As President Donald Trump’s legal team wraps up its defense of the president in his impeachment trial today, the debate over more witnesses is heating up as a vote on the issue gets closer.

Courts, without law for guidance, setting value of cryptoassets
Judges determining currency values receive little input from policymakers focused on other issues

Inconsistent classifications and ill-formed definitions of bitcoin and other digital assets are being left to the judiciary to sort out. (AFP via Getty Images)

Bankruptcy judges are used to deciding the value of assets, but for cryptocurrencies, which can halve or double in value in a matter of months, determining how much one party is owed gets tricky.

It’s an issue that could be mitigated by regulators or lawmakers, but despite myriad efforts focusing on digital assets this year, U.S. bankruptcy judges are unlikely to get much guidance, according to several lawyers who track the cryptocurrency industry.

How Maz Jobrani deals with hecklers
The ‘peaceful warrior’ is blissed out and rising above the f-bombs

Maz Jobrani will return to the Kennedy Center on Friday. (Don Emmert/AFP via Getty Images)

Maz Jobrani knows politics. He has a degree in political science. He’s spoken out on immigration. He’s toured the country with a comedy troupe named after a speech by George W. Bush.

Heck, he even had a bit part on “The West Wing.”

Pentagon using artificial intelligence to track wildfires, study chaos of combat
Head of military AI office promises more money for 2021 budget

National Guard helicopters drop water on a wildfire near Ojai, Calif., on Dec. 9, 2017. The Pentagon’s Joint Artificial Intelligence Center has been working with the National Guard to track natural disasters using AI tools. (David McNew/Getty Images file photo)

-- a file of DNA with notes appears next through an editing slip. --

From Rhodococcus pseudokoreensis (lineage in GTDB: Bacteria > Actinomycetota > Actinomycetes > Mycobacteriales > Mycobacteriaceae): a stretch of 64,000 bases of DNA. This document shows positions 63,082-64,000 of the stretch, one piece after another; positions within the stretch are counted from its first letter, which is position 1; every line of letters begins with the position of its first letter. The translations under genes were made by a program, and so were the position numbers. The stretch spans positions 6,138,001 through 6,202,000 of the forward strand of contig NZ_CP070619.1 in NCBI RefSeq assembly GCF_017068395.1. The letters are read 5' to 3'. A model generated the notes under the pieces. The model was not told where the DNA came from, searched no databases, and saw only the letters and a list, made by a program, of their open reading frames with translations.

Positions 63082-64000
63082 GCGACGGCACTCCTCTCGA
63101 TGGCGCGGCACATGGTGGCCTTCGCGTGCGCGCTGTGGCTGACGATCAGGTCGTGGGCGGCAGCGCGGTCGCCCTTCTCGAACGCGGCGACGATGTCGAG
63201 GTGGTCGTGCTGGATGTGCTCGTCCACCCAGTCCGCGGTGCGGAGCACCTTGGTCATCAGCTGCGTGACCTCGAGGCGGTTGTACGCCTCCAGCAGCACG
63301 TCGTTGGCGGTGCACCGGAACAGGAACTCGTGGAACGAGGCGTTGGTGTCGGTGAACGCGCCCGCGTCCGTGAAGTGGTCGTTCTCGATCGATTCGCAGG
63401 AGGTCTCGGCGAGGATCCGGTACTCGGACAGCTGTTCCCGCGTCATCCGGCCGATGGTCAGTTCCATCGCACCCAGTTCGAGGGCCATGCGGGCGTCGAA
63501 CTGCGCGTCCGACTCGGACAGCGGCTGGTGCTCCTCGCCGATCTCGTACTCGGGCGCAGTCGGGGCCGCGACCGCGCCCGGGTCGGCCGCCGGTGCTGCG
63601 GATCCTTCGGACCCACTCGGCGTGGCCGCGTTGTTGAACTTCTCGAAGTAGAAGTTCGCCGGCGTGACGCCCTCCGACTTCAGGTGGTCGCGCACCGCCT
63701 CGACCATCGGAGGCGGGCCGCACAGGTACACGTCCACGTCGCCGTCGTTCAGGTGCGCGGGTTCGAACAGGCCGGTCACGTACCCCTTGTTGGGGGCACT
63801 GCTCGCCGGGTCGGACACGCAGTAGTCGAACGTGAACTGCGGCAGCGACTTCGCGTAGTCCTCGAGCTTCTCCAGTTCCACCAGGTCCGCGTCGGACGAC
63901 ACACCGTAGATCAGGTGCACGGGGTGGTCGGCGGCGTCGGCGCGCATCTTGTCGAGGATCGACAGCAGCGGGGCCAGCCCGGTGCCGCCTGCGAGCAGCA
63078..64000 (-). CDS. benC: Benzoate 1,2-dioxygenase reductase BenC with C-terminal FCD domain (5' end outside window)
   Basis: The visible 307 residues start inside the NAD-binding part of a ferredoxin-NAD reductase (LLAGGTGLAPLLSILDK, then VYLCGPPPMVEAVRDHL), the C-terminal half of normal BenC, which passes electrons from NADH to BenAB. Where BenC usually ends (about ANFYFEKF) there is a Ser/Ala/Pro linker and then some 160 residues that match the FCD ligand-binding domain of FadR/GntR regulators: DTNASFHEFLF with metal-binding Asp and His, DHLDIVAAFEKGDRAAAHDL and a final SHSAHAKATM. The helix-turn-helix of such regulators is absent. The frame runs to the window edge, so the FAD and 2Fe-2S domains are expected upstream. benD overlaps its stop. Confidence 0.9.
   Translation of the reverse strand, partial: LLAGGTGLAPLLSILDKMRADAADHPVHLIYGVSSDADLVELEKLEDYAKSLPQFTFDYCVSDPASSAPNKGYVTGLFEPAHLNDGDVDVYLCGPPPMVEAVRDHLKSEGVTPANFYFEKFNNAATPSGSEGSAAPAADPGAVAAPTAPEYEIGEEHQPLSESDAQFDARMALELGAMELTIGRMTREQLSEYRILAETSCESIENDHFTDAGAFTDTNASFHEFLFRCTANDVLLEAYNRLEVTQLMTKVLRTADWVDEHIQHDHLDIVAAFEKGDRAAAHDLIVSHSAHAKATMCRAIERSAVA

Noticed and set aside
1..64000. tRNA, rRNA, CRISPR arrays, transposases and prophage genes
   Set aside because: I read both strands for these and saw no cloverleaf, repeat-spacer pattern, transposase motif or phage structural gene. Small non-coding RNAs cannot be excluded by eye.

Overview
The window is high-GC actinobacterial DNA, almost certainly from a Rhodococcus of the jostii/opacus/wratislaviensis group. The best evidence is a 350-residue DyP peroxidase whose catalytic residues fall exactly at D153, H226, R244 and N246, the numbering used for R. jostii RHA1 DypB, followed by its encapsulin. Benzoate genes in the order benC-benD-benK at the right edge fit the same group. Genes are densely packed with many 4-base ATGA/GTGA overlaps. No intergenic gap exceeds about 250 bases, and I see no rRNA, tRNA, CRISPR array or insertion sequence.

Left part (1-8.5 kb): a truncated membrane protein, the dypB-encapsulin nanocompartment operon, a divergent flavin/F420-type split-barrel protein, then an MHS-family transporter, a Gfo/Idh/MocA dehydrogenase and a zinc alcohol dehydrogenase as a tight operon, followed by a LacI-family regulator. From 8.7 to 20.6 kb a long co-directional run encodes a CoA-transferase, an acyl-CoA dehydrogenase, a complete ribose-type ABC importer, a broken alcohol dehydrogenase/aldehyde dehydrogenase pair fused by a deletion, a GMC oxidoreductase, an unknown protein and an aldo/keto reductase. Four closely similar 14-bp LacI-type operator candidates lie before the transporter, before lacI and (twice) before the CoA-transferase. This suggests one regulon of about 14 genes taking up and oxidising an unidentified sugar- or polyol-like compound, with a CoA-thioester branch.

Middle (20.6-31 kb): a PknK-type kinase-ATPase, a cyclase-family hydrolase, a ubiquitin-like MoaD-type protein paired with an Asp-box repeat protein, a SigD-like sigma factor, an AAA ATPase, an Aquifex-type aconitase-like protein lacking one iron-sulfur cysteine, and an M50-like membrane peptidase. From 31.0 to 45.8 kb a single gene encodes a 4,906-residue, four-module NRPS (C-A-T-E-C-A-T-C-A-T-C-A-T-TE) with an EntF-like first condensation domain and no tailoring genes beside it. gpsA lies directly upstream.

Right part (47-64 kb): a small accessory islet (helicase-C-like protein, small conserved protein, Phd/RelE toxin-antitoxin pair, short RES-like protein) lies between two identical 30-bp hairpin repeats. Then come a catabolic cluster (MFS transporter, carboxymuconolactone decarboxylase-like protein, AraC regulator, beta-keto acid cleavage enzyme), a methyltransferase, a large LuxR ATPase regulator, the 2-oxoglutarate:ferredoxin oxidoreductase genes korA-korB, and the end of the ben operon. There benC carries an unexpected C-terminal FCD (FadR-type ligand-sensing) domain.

One year ago, Air Force Lt. Gen. John N.T. “Jack” Shanahan became the first director of a new Pentagon office created to act as a clearinghouse for all of the U.S. military’s work on artificial intelligence. Among a raft of near-term projects the office has taken up is one deploying computer vision technology to track and combat wildfires. 

Taking tools developed for Project Maven, an initiative to analyze and identify objects on the ground from videos shot by aerial drones during the fight against the Islamic State, the Pentagon’s office known as the Joint Artificial Intelligence Center has been working with National Guard units combating wildfires in California and hurricanes elsewhere.

The Bolton bombshell and the moral lessons of Watergate
Republicans would be wise to ponder the examples of the late Egil Krogh and Tom Railsback

Republicans would be wise to ponder the examples of two Watergate figures who died recently, Tom Railsback, left, and Egil Krogh, Shapiro writes. (CQ Roll Call file photo/Courtesy Richard Nixon Presidential Library and Museum)

OPINION — The John Bolton book bombshell represents the intersection of mendacity and greed.

The mendacity has been the dissembling and the lying by Donald Trump and his Republican enablers that the withholding of assistance to Ukraine was anything other than an old-fashioned mob shakedown: “You have a nice $400 million military aid package here. It would be a shame if anything should happen to it.”

With Iowa and New Hampshire still up in the air, Democratic race has 2016 echoes
Once impeachment is done, Democrats will have to deal with their divisions

Senators raise their hands as Chief Justice John G. Roberts Jr. administers the oath of the Senate Court of Impeachment Thursday. (Screenshot/Senate Recording Studio)

ANALYSIS — Sometime soon, the impeachment trial of Donald John Trump will likely end and the Senate, notwithstanding who might get called as a witness, will acquit him.

The president, of course, will claim victory and, having escaped punishment, will presumably return to doing what he has been doing for months — looking for ways to discredit Democrats, even if it involves help from foreign governments. The rest of us will also jump quickly from impeachment and back to the presidential race, hardly missing a beat.